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Breast Milk Protein May Reduce Infection Risk in Premature Infants

Full-term babies receive natural protection from their mothers that helps them fight off dangerous infections. However, babies born prematurely lack protective intestinal bacteria and often are unable to be nursed, causing their infection-fighting capabilities to be underdeveloped. Now, researchers at the University of Missouri (MU) School of Medicine and the MU Sinclair School of Nursing have found that a manufactured form of lactoferrin, a naturally occurring protein in breast milk, can help protect premature infants from a type of staph infection.

"Babies born with low levels of protective intestinal bacteria are at an increased risk of devastating and sometimes deadly infections," says Michael Sherman, MD, a professor emeritus in the department of child health at the MU School of Medicine and lead author of the study. "Our study found that giving very-low-birth-weight premature infants a manufactured form of lactoferrin can virtually eliminate the germ that causes a staph infection known as Staphylococcus epidermidis."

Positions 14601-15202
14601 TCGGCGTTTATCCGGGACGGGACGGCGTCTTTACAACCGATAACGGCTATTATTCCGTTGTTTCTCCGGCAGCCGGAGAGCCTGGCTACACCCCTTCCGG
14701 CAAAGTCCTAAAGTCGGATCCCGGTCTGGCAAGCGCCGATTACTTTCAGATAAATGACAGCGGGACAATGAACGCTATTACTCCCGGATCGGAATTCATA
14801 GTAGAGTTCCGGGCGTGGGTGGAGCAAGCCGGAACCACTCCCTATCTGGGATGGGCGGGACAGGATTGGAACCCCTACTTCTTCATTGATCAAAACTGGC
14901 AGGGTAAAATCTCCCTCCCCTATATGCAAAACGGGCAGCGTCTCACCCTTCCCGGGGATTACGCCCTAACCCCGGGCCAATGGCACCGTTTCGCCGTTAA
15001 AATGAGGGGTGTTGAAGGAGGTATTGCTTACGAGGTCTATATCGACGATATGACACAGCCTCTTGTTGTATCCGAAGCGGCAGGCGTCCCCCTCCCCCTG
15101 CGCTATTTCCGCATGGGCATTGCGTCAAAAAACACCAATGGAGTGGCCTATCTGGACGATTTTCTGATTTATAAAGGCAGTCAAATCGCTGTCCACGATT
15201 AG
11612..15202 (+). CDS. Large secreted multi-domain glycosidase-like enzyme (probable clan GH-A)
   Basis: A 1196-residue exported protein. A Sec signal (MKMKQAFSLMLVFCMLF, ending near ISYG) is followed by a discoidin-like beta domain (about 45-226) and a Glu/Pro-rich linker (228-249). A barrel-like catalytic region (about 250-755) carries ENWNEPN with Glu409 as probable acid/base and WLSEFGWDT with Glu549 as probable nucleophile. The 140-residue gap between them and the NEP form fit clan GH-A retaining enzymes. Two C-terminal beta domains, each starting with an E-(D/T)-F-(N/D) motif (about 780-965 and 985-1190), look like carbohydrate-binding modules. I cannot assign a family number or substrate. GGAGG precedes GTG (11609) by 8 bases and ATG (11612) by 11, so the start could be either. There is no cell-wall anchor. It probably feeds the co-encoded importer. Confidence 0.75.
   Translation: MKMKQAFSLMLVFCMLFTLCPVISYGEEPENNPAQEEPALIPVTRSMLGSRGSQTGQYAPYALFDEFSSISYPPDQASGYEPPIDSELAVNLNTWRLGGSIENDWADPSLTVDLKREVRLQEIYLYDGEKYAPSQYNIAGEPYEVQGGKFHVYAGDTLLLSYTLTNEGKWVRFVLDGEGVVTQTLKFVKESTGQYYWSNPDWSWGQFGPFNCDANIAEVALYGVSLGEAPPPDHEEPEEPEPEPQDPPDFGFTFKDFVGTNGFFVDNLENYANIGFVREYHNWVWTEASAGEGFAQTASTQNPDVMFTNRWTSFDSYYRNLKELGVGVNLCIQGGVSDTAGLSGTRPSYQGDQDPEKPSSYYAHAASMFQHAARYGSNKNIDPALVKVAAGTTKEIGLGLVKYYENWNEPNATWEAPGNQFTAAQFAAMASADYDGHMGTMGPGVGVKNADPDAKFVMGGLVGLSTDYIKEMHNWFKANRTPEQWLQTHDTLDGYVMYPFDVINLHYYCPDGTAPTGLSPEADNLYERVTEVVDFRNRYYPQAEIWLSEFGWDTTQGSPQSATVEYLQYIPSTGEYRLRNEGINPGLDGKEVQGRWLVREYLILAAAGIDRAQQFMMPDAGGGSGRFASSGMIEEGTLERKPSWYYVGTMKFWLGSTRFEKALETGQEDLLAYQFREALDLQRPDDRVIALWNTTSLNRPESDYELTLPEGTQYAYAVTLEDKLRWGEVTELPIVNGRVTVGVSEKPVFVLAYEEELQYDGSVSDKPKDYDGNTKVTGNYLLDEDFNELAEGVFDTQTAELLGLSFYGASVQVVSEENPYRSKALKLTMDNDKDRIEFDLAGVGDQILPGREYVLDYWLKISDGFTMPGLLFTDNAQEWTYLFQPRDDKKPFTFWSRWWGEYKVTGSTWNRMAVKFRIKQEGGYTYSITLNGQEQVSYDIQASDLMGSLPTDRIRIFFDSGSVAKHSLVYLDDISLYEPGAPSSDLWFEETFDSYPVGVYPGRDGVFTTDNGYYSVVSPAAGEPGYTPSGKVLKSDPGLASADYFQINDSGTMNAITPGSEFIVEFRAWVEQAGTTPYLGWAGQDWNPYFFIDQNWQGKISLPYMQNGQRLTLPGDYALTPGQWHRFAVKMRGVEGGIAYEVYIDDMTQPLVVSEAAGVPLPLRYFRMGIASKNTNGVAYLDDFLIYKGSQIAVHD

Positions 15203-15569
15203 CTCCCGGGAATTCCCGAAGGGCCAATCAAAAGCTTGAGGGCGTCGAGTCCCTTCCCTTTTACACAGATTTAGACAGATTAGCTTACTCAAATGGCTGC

The researchers studied the immune systems of 120 premature infants in the neonatal intensive care units at MU Women's and Children's Hospital and the University of Southern California Children's Hospital Los Angeles between July 2009 and January 2012. Infants in the trial weighed between 1 lb, 10 oz, and 3 lbs, 4 oz, at birth. Sixty of the infants received lactoferrin via a feeding tube twice a day for 28 days to simulate receiving mother's milk while nursing.

To understand the protein's role in the development of protective intestinal bacteria, the researchers examined fecal matter of the infants. The researchers found that germs responsible for the colonization of staph infection were virtually eliminated in the newborns who received lactoferrin.

"These germs are the most common cause of in-hospital bloodstream infections in premature babies, causing up to 50% of infections," Sherman says. "As physicians, we've had limited knowledge of how lactoferrin affects the development of protective intestinal bacteria. Our study shows that it can modify germs in the bowel of infants, and those germs can protect premature babies from staph infections."

— Source: University of Missouri Health

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